“It is not very often that two Republican congressmen like us find ourselves in complete agreement with President Vladimir Putin, but on the issue of New START we could not agree more,” they wrote, adding later, “The New START treaty, which only benefits Russia, was a terrible idea in the first place. If Russia wants to exit it, we would be delighted.”

Russia has made it clear several times, especially after Washington announced its “European Phased Adaptive Approach,” or EPAA, in 2009, that it would cancel all its commitments under New START if Russia’s worries that the U.S. missile shield was expanding too widely and too quickly were not resolved.

The same day that Presidents Barack Obama and Dmitry Medvedev signed New START in Prague in April 2010, the Russian government declared that Moscow would withdraw from the treaty if the U.S. pursued a qualitative and quantitative buildup in its missile defense system. Washington issued its own statement at the time, saying it would continue to develop and deploy missile defense systems in order to protect itself.

Recently, the head of the Russian Foreign Ministry’s arms control and disarmament directorate reiterated that Moscow might quit New START after Washington dispatched the warship “Donald Cook,” capable of Aegis missile defense, to European shores.

Of course, many treaties contain a stipulation that allows either side to withdraw for the sake of their “supreme interests.” In this case, the withdrawal clause in the New START Treaty sets a higher bar. It gives a party the right to withdraw if it decides that “extraordinary events” related to the treaty have “jeopardized its supreme interests.”

Washington, incidentally, unilaterally ended all its obligations under the Anti-Ballistic Missile, or ABM, Treaty and the relevant protocol to it in 2002 when it found that they hampered its intention to create the missile defense system at home and globally.

So there is nothing new or unusual in both the Russian and U.S. warnings to block the implementation of New START.

But at the same time it is difficult to agree entirely with a number of notions that Franks and Lamborn raised.

1. New START is not “a Cold War artifact,” as they put, because it works. The treaty substantially reduced the window of opportunity that Moscow and Washington have to use strategic nuclear missiles. Steven Pifer, director of the Arms Control and Nonproliferation Initiative at the Brookings Institution, rightly observed in a rebuttal to the congressmen on these pages that both the U.S. and Russia have conducted more than 100 inspections under the treaty in its four-year lifespan. No one has suggested that Russia has violated the treaty. Indeed, Russia has already met the goal of deploying 1,550 warheads and 700 strategic missiles and bombers. According to the latest data released at the beginning of this year, Moscow has 1,400 deployed warheads and 473 deployed strategic missiles and bombers.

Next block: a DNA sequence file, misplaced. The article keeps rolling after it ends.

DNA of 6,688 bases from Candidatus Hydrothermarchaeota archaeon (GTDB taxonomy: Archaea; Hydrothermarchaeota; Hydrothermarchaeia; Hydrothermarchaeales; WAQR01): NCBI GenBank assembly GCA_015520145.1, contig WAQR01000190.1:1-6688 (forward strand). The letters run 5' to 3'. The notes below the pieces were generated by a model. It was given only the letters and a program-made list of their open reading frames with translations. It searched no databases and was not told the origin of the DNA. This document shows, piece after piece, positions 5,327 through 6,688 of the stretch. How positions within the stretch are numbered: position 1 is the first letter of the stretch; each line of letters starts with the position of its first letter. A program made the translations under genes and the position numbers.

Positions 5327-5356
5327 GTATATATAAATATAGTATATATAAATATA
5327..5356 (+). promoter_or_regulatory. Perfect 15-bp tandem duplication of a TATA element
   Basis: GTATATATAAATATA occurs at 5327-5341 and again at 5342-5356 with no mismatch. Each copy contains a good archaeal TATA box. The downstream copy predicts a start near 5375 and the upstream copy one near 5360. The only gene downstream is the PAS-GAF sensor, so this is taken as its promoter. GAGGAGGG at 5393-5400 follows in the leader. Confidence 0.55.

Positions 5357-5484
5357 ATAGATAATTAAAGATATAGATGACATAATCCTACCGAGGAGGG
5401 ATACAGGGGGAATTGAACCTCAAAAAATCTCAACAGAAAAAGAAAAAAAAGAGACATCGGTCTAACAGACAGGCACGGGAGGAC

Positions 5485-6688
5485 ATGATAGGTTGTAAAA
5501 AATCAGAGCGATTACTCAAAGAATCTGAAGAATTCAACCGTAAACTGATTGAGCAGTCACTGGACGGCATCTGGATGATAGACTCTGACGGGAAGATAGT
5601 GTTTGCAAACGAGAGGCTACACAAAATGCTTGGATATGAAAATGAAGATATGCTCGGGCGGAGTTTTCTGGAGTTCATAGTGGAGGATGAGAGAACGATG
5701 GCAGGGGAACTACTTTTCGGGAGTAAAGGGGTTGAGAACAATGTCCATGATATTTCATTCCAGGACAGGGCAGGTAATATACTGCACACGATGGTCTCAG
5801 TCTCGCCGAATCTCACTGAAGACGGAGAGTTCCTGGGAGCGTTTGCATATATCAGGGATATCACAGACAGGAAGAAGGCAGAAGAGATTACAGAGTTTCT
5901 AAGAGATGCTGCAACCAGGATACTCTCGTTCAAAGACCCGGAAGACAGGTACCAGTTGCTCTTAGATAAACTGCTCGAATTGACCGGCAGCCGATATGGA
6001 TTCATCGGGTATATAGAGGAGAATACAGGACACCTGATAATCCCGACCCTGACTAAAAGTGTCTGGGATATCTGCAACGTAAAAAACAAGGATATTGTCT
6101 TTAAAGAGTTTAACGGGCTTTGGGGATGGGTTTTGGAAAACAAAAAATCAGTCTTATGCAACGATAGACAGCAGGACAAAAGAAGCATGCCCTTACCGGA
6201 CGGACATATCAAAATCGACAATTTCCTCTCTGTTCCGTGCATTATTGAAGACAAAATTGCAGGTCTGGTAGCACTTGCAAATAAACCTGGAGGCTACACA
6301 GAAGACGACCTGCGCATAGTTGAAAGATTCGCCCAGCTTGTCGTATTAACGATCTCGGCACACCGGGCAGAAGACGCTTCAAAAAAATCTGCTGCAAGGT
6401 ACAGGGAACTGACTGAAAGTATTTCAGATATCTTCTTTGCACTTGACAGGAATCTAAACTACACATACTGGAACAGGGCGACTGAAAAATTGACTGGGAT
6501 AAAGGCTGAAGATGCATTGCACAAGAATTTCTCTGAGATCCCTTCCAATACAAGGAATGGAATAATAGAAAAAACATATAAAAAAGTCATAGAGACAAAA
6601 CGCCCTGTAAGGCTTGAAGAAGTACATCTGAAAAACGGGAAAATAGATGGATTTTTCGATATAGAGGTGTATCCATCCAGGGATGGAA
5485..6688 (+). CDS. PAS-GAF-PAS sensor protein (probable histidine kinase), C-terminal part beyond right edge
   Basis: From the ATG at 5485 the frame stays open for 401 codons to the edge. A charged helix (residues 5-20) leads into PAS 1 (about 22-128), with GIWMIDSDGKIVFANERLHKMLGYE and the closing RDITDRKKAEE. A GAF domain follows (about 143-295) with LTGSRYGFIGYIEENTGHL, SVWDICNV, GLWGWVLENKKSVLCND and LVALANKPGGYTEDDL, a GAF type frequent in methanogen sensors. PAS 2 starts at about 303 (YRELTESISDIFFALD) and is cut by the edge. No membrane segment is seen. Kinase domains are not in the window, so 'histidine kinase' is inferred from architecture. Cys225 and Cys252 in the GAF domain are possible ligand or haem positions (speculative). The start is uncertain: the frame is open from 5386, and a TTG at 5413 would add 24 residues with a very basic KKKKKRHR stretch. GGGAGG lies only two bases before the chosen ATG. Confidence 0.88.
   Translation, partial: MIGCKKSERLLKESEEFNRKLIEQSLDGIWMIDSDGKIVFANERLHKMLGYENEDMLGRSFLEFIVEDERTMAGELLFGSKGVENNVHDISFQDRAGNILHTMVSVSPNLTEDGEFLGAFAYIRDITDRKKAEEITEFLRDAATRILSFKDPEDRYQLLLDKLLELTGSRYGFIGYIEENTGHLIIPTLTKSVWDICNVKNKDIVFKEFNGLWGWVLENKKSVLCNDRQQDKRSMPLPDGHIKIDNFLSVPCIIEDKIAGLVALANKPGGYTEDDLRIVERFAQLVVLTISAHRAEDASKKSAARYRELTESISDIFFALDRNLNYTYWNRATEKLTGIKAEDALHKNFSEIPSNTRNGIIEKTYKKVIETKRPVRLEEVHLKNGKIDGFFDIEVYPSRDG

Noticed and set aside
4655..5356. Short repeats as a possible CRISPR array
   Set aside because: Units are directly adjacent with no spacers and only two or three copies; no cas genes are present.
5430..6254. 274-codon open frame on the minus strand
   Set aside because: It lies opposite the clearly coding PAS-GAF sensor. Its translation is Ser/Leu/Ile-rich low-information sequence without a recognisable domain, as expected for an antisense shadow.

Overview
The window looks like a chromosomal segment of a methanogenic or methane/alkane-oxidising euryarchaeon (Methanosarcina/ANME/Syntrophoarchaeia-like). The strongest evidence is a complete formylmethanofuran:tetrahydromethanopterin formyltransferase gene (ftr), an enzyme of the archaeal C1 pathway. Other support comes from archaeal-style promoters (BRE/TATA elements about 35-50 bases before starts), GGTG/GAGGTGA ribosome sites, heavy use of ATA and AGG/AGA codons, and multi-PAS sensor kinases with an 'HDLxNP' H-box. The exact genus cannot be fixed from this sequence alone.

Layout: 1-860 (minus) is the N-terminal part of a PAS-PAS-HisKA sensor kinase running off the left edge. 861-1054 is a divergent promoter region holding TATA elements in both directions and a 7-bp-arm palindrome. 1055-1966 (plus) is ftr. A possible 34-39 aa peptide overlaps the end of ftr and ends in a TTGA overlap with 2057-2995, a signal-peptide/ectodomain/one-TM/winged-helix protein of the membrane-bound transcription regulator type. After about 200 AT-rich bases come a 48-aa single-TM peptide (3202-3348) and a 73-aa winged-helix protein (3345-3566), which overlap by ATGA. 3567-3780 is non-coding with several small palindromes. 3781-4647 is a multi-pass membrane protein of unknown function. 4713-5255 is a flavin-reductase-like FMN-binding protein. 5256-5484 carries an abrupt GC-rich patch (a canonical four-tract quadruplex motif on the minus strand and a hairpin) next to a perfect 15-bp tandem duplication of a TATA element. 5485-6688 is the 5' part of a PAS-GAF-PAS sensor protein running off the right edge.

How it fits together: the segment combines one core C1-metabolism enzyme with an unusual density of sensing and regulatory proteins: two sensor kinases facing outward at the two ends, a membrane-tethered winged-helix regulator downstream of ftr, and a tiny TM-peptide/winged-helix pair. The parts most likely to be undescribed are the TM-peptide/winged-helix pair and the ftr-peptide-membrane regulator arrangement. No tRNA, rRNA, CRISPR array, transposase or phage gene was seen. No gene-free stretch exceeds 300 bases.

2. The congressmen say that the U.S. should not have signed the treaty without China’s, India’s and Pakistan’s agreement to lower their own growing nuclear stockpiles. Why only these nations? Why aren’t Israel and North Korea on the list? Well, that is not Russia’s fault. Can’t the White House persuade Pakistan and Israel, as U.S. allies, to join in the nuclear arms control discussions?

3. The congressmen justifiably point out that Russia is actively deploying its own missile defense. But they fail to mention that Russian missile defense hardware has not been moved to continental U.S., much like how U.S. missile defense infrastructure is being placed on Russia’s borders — in Romania and Poland — and on adjacent European seas.

4. The congressmen claim that U.S. missile defenses are not aimed at intercepting Russian nuclear weapons and have no capability of weakening Russia’s nuclear deterrence. But in the more than 12 years since the ABM Treaty was declared dead, Washington has not provided any legally binding assurances that U.S. interceptors will not be used against Russia’s defense interests. Reciprocally and logically, Moscow should give the U.S. the same assurances.

5. Russia has never violated the Intermediate-Range Nuclear Forces, or INF, Treaty signed in 1987. But, the U.S. has violated the treaty many times by using INF missiles for testing missile defense “hit-to-kill” capabilities. Moreover, Moscow has proposed expanding the U.S.-Russian INF Treaty into a global pact. Washington, after initially agreeing to support the idea, later became deaf to it.

6. Russia does not have tactical nuclear arsenals outside its territory, while the U.S. still does in five European nations. Russia cannot neglect this reality after the NATO summit in Chicago in May 2012 decided to operationally mix U.S. nuclear, conventional and missile defense hardware.

So Russia has every right and justification to withdraw from both the New START and INF treaties through the “extraordinary events” clause. What are these “events?” The events are not only U.S. missile defense. They also include the operational mix of nuclear, conventional and missile defense weapons as forward-based weapons that either have been moved or are being moved to Russia’s borders under a U.S. offensive nuclear deterrence strategy adopted last summer.

It is high time to sign a super New START deal with Russia that would reshape the U.S. missile defense pattern of deployment. But if the U.S. shield continues to be installed under the EPAA plan, Russia has the formidable right to withdraw from the current New START and resort to tough responsive measures to counterbalance the U.S. project.

Vladimir Kozin is chief adviser and head of the group of advisers to the director of the Russian Institute for Strategic Studies, a member of the Russian Academy of the Natural Sciences, and professor at the Russian Academy of Military Sciences. He is the author of the 2013 book “Evolution of U.S. Missile Defense and Russia’s Stance.